In 1922, Howard Carter, considered the world’s most famous archaeologist, discovered the tomb of Tutankhamun. The tomb was filled with so many antiquities that it took ten years to catalog them all. The most exciting artifact, though, was the sarcophagus of Tutankhamun himself.
There was already a media frenzy over the pyramid filled with gilded items, but soon the frenzy became even more frenzied. Howard Carter’s backer and a great collector of Egyptian artifacts, Lord Carnarvon, died suddenly. Some said it was an infected mosquito bite, some said it was pneumonia, but most said it was a curse. The Mummy’s Curse, to be precise. The rumored deaths of eleven more people over the next few years would inspire mummy curse movies that are still being made today.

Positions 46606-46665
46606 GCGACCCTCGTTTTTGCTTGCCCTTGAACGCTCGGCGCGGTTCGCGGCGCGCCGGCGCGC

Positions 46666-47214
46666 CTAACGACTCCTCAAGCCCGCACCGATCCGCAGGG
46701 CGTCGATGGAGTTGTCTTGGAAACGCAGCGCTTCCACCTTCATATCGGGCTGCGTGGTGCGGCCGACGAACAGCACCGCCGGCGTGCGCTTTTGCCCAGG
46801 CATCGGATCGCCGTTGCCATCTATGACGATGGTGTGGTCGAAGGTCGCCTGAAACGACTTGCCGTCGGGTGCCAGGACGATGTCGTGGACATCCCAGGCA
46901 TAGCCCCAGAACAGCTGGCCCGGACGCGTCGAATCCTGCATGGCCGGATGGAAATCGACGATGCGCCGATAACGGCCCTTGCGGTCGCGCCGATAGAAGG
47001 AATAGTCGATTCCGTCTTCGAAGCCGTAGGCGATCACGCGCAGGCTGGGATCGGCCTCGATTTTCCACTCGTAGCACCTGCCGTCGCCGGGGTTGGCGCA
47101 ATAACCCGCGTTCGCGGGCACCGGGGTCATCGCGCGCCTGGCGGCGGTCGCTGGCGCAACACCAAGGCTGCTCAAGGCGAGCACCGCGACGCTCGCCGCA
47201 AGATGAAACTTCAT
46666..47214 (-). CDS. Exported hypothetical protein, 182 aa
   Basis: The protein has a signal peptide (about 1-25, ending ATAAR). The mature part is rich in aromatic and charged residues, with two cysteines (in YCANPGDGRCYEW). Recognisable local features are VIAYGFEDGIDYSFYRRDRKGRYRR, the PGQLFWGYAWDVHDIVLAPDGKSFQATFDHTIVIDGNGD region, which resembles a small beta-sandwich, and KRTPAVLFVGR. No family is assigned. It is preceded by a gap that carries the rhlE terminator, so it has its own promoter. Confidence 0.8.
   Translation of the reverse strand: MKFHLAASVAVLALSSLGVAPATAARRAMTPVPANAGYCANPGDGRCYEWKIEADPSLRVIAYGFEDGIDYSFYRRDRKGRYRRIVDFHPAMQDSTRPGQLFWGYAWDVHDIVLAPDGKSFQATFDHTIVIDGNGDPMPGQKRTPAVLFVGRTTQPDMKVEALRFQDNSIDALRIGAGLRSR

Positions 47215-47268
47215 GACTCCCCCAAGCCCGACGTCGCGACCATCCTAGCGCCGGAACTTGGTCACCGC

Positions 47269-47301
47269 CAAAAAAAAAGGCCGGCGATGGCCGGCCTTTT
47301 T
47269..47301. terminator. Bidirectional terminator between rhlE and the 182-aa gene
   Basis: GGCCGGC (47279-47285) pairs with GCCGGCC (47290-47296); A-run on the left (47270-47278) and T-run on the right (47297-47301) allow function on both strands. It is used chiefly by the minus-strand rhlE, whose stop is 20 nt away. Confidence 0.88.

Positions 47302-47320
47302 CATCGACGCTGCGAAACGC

An anathema is a vehement denunciation; a curse. The noun can also be defined as one that is cursed or damned. It stems from the Latin anathema for doomed offering, accursed thing, and from the Greek, anatithenai, anathe-, to dedicate ( ana-, ana- plus tithenai, to put).
You can thus put an anathema on someone or something and that object then becomes the anathema. If this mummy’s curse is true, then, one might argue that Tutenkhamen made an anathema and then his body became the anathema itself. Pretty sneaky for a teenaged pharaoh, wouldn’t you say?
Howard Carter apparently thought the entire idea of this curse was poppycock and he eventually passed away back in England at the age of 65. Do curses travel across continents?
This video is courtesy of The Christian Science Monitor: